860M.01 Memel/132

The Chargé in Lithuania (Fullerton) to the Secretary of State

Diplomatic No. 394

Sir: I have the honor to refer to this Legation’s recent despatches with regard to new difficulties in the Memel Territory, and to inform the Department that the situation has not improved.

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During a conversation with my British colleague yesterday I ascertained that the Lithuanian Government had recently protested vigorously to His Britannic Majesty’s Government, through its representative in Kovno and its Minister in Riga, persistent efforts upon the part of the German Government to foment trouble between Lithuania and Memel, requesting that steps be taken to induce Germany to adopt a more conciliatory policy. … Mr. Preston said that, although he was not inclined to discount as completely unfounded the German fears of some months ago of Lithuanian plans for a putsch in Memel, he was convinced, following his conversations of recent date with Foreign Minister Zaunius and Prime Minister Tubelis that the Lithuanian Government had absolutely no desire to exceed the powers conferred upon it by the Memel Convention and Statute in dealing with the Territory and that it was far from the design of the Lithuanian Nationalist administration to favor or permit a putsch in Memel at this time.

The Lithuanian Nationalist press, as represented by the Lietuvos Aidas in a recent editorial, has assumed a generally moderate tone in its comment upon the latest incidents disturbing the relations between the Memel Autonomy and the Lithuanian Central Government. While the activities of President Boettcher of the Directorate and his Memel German associates in travelling to Germany upon what is consistently held to have been a political mission are characterized as “treasonable”, moderation is counseled and no action upon the part of this country recommended which would not be in harmony with the existing Convention and Statute.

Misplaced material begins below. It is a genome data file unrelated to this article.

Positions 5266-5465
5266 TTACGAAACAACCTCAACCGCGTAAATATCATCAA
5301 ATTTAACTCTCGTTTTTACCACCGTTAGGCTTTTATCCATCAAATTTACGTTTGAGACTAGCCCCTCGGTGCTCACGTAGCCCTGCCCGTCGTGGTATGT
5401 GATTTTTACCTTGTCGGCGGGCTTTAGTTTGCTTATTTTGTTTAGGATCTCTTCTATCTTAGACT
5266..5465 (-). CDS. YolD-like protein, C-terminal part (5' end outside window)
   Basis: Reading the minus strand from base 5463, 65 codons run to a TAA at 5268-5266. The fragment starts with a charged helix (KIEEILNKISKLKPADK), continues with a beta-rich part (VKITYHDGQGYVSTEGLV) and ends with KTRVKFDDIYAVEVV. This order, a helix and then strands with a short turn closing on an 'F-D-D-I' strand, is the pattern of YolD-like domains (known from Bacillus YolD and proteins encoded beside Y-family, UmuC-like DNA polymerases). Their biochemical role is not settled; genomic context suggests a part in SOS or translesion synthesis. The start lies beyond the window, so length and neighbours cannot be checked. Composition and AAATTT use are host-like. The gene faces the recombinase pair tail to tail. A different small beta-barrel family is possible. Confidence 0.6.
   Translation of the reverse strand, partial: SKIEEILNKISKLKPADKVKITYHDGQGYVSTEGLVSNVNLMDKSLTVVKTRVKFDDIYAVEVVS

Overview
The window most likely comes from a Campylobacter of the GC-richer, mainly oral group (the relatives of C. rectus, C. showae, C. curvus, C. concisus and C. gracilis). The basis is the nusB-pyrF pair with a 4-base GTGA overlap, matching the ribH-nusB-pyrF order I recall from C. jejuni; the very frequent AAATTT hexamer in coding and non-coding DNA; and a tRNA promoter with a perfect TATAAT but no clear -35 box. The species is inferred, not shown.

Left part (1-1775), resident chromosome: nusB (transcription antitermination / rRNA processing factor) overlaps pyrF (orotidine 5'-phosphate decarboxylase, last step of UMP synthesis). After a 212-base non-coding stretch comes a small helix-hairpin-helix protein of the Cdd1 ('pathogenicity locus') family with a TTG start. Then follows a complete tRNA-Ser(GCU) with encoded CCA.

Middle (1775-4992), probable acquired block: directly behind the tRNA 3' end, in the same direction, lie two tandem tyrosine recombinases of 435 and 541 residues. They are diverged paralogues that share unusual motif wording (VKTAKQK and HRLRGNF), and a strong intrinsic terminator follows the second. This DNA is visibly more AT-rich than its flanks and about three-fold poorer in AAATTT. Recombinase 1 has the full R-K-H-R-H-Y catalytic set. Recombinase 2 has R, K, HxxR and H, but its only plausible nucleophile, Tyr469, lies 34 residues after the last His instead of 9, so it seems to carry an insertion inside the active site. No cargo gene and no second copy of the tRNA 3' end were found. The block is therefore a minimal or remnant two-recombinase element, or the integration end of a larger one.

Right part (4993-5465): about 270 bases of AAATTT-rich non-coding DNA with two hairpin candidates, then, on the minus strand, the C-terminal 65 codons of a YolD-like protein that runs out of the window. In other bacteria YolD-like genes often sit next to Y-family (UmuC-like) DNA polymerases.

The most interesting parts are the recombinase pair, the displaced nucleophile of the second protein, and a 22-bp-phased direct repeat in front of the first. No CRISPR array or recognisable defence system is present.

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It is, I think, the growing conviction of the majority of my colleagues in the Diplomatic Corps here that Germany is overplaying its hand in an endeavor to influence European opinion against the Lithuanian Administration of Memel and that the attitude of the German Government with regard to the recent incidents has been neither justified nor wise. For Lithuania to contemplate forceful intervention in the Territory in an effort to remove the obnoxious Directorate would be hazardous and unsafe in view of the present unsettled conditions in Germany and reaction in Germany to any such procedure would, it is generally believed, imperil Lithuania’s hold upon the Territory.

Respectfully yours,

Hugh S. Fullerton